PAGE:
On Sunday evening, the LinkedIn page for McAfee was hijacked by a single person or an unknown number of individuals who apparently watched Twitter for reactions. The business page was defaced with random remarks, and at one point made a passive reference to a Twitch hack in 2016. (See update at the bottom of this story.)
The LinkedIn defacement happened around 9:30 p.m. EST on Sunday evening. McAfee recently announced some changes to the company, including a return to its original name after being acquired by private equity firm TPG.
How the individual(s) obtained access to McAfee's LinkedIn account is unknown, though someone claiming a connection to the incident says the key was recycled passwords.
Once word of their defacement started to spread however, those responsible for the hijacking watched Twitter for reactions and made comments on the McAfee LinkedIn page in response.
They also changed the company logo to a well-known meme after it was referenced on Twitter.
Another update to the hijacked McAfee LinkedIn page (deleted shortly after being posted) referenced a Gmail account used during the takeover of a Twitch account in 2016.
At the time BlackDotATV was compromised by someone during a broadcast. Taunting the channel owner, Dominik "Black^" Reitmeier, the person responsible told him to email the Gmail account for instructions on how to secure his account.
Salted Hash reached out to McAfee for comment. The company issued a brief statement on the matter, but wouldn't comment further:
"As soon as we became aware of the issue, we quickly worked with LinkedIn to resolve it. The McAfee page has been recovered, and we have taken action to avoid a future incident of this kind."
We reached out the referenced Gmail account as well. The person who responded claimed they were previously part of OurMine, a group that claims to be a security company, but promoted their services by compromising other high-profile social media accounts.
The person said Sunday's McAfee hijack was possible due to recycled credentials, and that two-factor authentication was not enabled on the account. McAfee, the person said, was "a small hack, the first of many."
"They're going to gradually get bigger and bigger. Keep an eye on the twitter accounts of many high-profile companies, that's all I'll say."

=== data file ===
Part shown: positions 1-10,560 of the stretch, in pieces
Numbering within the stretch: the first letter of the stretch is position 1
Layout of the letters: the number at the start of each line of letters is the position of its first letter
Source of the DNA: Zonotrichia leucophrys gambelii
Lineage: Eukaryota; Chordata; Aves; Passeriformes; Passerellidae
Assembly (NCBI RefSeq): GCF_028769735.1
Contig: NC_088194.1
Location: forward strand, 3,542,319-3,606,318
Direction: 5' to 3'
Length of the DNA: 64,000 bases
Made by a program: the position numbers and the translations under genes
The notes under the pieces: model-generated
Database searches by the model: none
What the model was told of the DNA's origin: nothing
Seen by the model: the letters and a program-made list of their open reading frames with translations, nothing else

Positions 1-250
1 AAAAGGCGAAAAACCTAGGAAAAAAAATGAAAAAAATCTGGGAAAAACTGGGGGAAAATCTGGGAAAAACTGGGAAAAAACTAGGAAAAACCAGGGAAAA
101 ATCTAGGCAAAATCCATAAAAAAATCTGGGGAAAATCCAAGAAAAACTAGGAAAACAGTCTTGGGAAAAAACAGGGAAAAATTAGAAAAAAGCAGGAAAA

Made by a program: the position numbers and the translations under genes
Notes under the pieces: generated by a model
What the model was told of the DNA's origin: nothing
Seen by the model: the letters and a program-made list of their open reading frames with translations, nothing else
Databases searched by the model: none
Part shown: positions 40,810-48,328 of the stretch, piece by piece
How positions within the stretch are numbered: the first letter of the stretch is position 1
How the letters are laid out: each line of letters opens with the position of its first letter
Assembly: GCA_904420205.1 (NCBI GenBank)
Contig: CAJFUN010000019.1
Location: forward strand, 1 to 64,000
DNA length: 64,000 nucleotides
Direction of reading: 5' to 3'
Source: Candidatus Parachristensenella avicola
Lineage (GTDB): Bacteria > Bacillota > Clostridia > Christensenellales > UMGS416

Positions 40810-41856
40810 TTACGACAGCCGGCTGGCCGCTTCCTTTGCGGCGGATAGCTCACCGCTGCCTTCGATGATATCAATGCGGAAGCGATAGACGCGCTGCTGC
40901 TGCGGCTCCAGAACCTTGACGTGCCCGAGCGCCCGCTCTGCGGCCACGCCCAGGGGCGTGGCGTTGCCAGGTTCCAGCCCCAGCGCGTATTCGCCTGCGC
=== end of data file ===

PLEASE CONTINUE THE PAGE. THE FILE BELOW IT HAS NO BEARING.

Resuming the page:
The takeover lasted for just over half-n-hour, until LinkedIn pulled the whole McAfee page. However, the changed logo propagated to many staff accounts, and were still present even after the business page was removed.
Shortly after this story was posted, a person going by the handle "Monarch" contacted Salted Hash with additional information. This individual also goes by "Monarch" on OGFlip, the forum reporting that LeakedSource was raided by law enforcement earlier this year.
After some conversation, Monarch put us in touch with the person who is claiming credit for the McAfee hijacking. This individual, who asked that they not be named, said the McAfee LinkedIn hijacking started out as an attempt to take over a two-letter Twitter account.
The Twitter takeover failed, but the password originally believed to be linked to the account turned out to be the person's LinkedIn password. Salted Hash will not name the two-letter account, or the person who owns it. However, their password was discovered in the LinkedIn data breach records.
It was the compromised LinkedIn password that enabled the McAfee hijacker access, as the victim's LinkedIn account was listed as an administrator on the McAfee company page.
Until McAfee comments, there is no way to prove this person's claims, but the methodology and the OurMine references made by them were worth noting.
This incident highlights not only the risks in shared admin access on social media, it also serves as a reminder that passwords should be changed if they've been compromised. This is also true if there is a chance the password has been compromised by a large data breach like the one LinkedIn experienced in 2012.
Since the compromised records were exposed to the public, the LinkedIn data breach has been tied to several incidents in the years that followed. In many of the cases, it was the usage of recycled credentials that enabled the attackers.